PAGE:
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Last Days: Caring for the Terminally Ill

The Body: Issue Four

David Albert Jones

Nicholas Tonti-Filippini, About Bioethics: Volume 2—Caring for People who are Sick or Dying (Connor Court Publishing Pty Ltd, 2013).

In the first volume of this series, which was concerned with theoretical foundations of bioethics, bioethicist Nicholas Tonti-Filippini criticised various attempts of other Catholic thinkers to present bioethics by appeal to pure reason alone within a culture in which religion is increasingly marginalised from public life. Instead, he argued, Catholics should be prepared to “participate in public debate openly as Christians rather than trying to engage in pure reason. I would suggest that we should be open about our faith because subterfuge is beneath our dignity and in any case, would only breed suspicion” (vol. 1, p. 61). Such exhortation would be vain if the author did not also attempt to show, by example, how a Catholic thinker might engage with specific ethical questions in a way that was both open about his or her faith perspective and which was addressed to a wider public audience and not only to his or her co-religionists.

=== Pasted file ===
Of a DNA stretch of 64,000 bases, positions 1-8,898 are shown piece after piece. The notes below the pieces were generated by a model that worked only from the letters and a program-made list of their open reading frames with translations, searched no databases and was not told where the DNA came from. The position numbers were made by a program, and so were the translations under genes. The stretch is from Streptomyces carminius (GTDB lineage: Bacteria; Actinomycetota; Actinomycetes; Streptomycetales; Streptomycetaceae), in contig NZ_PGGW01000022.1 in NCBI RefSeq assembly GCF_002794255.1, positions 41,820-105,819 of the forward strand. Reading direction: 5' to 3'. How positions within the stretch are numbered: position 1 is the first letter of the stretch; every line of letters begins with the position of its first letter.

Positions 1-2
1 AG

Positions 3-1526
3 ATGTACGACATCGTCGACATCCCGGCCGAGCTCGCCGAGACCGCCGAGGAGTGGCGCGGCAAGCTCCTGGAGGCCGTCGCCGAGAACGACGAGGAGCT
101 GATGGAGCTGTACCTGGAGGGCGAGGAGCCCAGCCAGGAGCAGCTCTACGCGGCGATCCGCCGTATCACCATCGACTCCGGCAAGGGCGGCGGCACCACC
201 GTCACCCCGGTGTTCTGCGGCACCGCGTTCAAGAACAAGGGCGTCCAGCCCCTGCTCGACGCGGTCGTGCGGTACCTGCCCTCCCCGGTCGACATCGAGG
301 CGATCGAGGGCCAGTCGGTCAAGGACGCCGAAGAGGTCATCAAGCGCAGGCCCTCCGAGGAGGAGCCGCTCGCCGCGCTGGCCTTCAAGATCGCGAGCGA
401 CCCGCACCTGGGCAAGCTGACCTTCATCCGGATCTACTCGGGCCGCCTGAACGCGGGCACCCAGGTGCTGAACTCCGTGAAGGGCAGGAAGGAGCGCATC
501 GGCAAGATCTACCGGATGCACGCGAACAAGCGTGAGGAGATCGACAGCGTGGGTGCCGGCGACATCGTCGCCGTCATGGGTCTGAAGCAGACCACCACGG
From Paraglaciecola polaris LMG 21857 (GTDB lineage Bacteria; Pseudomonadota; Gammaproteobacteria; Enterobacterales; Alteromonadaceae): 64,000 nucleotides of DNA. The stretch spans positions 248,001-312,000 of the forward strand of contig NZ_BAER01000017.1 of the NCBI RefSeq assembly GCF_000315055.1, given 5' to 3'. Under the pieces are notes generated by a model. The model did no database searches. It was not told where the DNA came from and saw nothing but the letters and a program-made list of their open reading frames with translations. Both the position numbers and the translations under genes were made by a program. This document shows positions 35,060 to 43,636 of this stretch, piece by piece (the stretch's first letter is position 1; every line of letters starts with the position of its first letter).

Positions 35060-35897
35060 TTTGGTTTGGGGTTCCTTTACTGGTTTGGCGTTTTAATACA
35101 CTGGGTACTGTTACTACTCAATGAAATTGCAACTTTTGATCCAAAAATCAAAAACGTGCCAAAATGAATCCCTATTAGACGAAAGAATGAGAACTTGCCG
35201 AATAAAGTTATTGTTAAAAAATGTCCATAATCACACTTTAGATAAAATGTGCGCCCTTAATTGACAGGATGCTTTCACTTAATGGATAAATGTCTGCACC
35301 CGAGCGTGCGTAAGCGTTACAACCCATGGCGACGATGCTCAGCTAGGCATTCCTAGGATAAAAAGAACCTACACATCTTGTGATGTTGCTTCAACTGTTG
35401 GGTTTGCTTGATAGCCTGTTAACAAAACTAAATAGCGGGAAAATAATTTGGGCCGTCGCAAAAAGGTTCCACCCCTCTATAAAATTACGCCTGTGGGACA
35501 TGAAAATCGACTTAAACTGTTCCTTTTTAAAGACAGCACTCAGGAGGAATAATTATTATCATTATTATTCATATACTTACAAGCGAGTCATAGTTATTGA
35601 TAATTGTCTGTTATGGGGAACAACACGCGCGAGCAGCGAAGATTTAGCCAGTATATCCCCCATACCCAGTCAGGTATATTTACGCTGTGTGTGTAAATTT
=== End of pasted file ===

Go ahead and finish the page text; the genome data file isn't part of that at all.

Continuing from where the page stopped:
In Volume 2 Tonti-Filippini shows how the approach he advocates can be applied to the ethics of caring for people who are sick or dying. This volume covers issues such as “Not for Resuscitation” orders (what in the United Kingdom would usually be called Do Not Attempt Cardio-Pulmonary Resuscitation, DNACPR); tube feeding and refusals of food and water; euthanasia and physician-assisted suicide; advanced and proxy decision making; and psychiatric interventions that alter personality.

How, in practise, does Tonti-Filippini approach these topics? The answer, at its most general, is by mixing reflection on philosophical and theological principles, attention to clinical detail and reflection on his own experience. By this is not meant the supposed raw unmediated experience and sense perceptions appealed to by philosophical empiricists. Tonti-Filippini rather mixes argument (and it is important that his approach involves appeal to reason and argument) with reflection on his own experience as he understands it, that is, reflection on his story which is a narrative involving others and involving faith.